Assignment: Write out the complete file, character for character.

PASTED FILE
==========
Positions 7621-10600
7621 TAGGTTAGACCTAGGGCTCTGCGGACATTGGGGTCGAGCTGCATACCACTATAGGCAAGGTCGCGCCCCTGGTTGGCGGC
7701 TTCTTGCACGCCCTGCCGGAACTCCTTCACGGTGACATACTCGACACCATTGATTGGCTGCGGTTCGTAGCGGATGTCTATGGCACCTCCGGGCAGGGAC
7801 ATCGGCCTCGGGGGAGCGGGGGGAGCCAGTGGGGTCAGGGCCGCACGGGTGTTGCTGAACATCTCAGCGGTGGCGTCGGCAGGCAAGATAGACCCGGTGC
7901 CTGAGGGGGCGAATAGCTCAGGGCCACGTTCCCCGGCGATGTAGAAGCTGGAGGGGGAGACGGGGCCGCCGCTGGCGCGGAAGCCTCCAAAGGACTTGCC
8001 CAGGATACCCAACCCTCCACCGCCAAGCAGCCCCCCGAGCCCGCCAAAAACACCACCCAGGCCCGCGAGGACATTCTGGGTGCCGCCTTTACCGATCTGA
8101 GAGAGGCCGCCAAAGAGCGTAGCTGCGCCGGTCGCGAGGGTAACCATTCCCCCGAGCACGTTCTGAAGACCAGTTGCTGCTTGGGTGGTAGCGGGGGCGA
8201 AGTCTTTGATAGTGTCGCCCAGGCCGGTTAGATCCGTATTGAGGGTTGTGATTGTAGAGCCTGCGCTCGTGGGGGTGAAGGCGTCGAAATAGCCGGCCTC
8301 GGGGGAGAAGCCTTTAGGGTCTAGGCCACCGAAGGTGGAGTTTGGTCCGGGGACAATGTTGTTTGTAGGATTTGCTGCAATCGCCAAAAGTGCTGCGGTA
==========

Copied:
Positions 7621-10600
7621 TAGGTTAGACCTAGGGCTCTGCGGACATTGGGGTCGAGCTGCATACCACTATAGGCAAGGTCGCGCCCCTGGTTGGCGGC
7701 TTCTTGCACGCCCTGCCGGAACTCCTTCACGGTGACATACTCGACACCATTGATTGGCTGCGGTTCGTAGCGGATGTCTATGGCACCTCCGGGCAGGGAC
7801 ATCGGCCTCGGGGGAGCGGGGGGAGCCAGTGGGGTCAGGGCCGCACGGGTGTTGCTGAACATCTCAGCGGTGGCGTCGGCAGGCAAGATAGACCCGGTGC
7901 CTGAGGGGGCGAATAGCTCAGGGCCACGTTCCCCGGCGATGTAGAAGCTGGAGGGGGAGACGGGGCCGCCGCTGGCGCGGAAGCCTCCAAAGGACTTGCC
8001 CAGGATACCCAACCCTCCACCGCCAAGCAGCCCCCCGAGCCCGCCAAAAACACCACCCAGGCCCGCGAGGACATTCTGGGTGCCGCCTTTACCGATCTGA
8101 GAGAGGCCGCCAAAGAGCGTAGCTGCGCCGGTCGCGAGGGTAACCATTCCCCCGAGCACGTTCTGAAGACCAGTTGCTGCTTGGGTGGTAGCGGGGGCGA
8201 AGTCTTTGATAGTGTCGCCCAGGCCGGTTAGATCCGTATTGAGGGTTGTGATTGTAGAGCCTGCGCTCGTGGGGGTGAAGGCGTCGAAATAGCCGGCCTC
8301 GGGGGAGAAGCCTTTAGGGTCTAGGCCACCGAAGGTGGAGTTTGGTCCGGGGACAATGTTGTTTGTAGGATTTGCTGCAATCGCCAAAAGTGCTGCGGTA